Open Education “…is the simple and powerful idea that the world’s knowledge is a public good and that technology in general and the Worldwide Web in particular provide an extraordinary opportunity for everyone to share, use, and reuse knowledge.”
—The William and Flora Hewlett Foundation
Open Education Resources (OER) are online educational materials that are offered freely, for the purpose of learning, teaching, and research by students and educators. These open resources can be one way or two ways communication. I.e. the content can be provided by an accredited institute (such as an online university) for the students , or it can be edited by the community to serve the public (Wikipedia). The following diagram shows the difference of these approaches mainly by two distinctive attributes: the scale of the operation, and the provider:
When the scale of the operation is large, and the provider is an educational institute, we call this Massive Open Online Course (MOOC). The following explains each word of it:
Massive: A lot of students, with usually no limited capacity, for structured courses some have over 100,000 enrolled in a single course. This enables to mass customization since these courses require managing the delivery and evaluation methods for thousands of students. Also, this is a great opportunity for massive data collection and statistical analysis of participant’s behavior, which leads to improving e-learning in general.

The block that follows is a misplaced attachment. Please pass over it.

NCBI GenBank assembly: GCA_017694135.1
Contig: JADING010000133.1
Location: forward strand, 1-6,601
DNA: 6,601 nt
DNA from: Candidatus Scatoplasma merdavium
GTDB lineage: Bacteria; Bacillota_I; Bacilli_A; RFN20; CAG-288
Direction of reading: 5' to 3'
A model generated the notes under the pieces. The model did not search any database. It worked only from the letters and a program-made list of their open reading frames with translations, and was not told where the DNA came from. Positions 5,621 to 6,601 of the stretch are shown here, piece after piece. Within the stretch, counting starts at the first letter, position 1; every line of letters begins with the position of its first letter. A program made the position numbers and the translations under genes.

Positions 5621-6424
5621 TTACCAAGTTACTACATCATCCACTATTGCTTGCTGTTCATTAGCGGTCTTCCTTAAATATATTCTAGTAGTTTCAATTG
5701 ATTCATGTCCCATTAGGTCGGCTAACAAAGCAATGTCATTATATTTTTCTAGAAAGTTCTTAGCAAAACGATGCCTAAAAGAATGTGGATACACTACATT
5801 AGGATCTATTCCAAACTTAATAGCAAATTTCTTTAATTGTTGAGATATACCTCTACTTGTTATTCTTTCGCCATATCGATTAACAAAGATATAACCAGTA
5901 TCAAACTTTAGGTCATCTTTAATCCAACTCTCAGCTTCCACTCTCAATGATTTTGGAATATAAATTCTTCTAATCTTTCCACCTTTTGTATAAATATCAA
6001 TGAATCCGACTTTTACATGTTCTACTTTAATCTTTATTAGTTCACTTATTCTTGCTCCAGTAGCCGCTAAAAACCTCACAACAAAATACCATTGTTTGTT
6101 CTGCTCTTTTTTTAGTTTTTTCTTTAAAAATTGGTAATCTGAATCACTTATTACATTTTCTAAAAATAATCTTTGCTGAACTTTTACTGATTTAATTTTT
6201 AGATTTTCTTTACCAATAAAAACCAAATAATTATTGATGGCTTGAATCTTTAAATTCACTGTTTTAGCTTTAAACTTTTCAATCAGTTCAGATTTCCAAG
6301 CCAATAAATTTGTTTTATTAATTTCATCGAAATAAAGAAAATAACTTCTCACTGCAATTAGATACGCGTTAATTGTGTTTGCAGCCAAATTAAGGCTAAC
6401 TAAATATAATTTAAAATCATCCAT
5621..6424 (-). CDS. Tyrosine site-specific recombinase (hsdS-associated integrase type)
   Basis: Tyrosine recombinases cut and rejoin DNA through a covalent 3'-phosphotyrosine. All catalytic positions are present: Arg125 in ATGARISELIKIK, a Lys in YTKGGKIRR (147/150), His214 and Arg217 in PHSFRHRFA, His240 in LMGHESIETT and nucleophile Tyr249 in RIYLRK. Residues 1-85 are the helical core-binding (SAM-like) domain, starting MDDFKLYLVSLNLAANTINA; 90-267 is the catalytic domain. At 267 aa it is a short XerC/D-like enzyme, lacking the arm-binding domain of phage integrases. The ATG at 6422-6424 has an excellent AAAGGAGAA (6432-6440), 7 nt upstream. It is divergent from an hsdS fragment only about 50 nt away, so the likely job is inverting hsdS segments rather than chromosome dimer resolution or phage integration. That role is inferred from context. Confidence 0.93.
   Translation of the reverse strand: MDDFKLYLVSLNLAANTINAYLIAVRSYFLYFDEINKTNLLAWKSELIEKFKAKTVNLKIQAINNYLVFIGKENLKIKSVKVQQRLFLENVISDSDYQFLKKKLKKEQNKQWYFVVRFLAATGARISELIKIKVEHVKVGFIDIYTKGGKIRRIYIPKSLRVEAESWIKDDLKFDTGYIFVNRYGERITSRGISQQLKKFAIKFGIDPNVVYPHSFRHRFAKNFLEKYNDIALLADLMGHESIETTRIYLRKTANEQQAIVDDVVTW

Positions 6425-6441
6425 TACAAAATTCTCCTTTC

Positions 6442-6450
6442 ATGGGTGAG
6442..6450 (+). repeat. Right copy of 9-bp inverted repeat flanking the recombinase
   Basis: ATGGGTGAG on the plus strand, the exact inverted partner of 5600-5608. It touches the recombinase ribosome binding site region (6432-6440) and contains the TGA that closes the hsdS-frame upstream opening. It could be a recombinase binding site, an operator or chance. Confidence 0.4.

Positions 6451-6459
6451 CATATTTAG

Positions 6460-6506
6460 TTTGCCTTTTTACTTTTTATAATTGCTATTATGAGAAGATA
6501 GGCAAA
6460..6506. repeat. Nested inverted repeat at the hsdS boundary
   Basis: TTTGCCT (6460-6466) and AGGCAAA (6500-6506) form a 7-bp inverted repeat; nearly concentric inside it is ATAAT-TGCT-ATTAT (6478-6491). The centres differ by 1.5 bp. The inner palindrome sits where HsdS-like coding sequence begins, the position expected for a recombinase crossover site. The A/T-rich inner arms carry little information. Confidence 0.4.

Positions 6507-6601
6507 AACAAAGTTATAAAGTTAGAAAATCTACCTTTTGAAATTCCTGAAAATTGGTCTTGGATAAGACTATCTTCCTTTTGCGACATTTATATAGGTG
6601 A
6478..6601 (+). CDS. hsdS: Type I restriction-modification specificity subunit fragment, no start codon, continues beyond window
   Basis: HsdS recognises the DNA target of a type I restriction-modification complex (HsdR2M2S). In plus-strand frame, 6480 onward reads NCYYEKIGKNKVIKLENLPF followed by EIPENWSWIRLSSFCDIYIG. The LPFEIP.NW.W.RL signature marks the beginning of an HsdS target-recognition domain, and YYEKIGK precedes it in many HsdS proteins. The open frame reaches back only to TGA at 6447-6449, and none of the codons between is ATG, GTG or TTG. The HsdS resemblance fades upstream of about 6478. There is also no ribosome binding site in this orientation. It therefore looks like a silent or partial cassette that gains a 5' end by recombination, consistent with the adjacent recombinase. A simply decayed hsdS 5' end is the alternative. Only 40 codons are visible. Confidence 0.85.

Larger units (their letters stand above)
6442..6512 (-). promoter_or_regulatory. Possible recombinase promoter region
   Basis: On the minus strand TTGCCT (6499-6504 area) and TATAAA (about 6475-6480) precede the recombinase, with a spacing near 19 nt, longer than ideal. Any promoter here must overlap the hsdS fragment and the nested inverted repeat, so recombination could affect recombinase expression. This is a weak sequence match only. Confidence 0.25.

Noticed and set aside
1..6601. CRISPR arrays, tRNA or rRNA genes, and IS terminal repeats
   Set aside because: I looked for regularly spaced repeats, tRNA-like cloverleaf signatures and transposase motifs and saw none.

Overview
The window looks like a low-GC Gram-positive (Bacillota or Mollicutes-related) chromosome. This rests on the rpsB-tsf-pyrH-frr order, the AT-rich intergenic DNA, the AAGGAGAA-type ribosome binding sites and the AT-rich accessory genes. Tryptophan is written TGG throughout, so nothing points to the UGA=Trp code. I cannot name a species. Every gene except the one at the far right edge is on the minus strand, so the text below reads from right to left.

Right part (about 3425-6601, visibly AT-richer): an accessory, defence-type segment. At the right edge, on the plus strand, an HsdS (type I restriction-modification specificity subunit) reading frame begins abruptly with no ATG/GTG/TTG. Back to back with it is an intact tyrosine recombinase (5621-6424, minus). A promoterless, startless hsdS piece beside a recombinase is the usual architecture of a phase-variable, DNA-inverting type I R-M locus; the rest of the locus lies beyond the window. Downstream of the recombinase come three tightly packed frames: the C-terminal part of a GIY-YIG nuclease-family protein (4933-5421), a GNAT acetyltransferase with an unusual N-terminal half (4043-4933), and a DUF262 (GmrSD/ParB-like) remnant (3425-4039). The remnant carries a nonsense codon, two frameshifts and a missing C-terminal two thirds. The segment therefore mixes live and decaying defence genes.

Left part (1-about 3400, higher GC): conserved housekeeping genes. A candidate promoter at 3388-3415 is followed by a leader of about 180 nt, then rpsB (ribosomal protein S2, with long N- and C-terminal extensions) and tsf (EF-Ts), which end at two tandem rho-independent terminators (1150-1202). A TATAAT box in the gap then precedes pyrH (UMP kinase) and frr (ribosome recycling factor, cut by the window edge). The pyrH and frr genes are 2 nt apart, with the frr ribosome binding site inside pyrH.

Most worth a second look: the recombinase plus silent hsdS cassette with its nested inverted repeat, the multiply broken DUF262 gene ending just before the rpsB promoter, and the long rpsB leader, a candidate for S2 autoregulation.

Open: the courses are free! However, if a student want a certification of completion, some programs require fees.
Online: No attendance necessary, it all online! With a combination of videos, slides, written materials, and interactive online materials.
Course: it is more than a class, since there is an engagement with the material, and networking with others in different parts of the world.
Online education has been around since 1994, since then it has grown slowly but steadily. By 2010 almost one third of US students were taking at least one course online. By 2012, MOOC’s became they new hype in education, when universities such as Stanford, Harvard, and MIT opened up their best courses for online public access.
As seen on the above timeline, there are two types of MOOC’s; first is the older version is the ‘connectivist’ cMOOC. The second is xMOOC.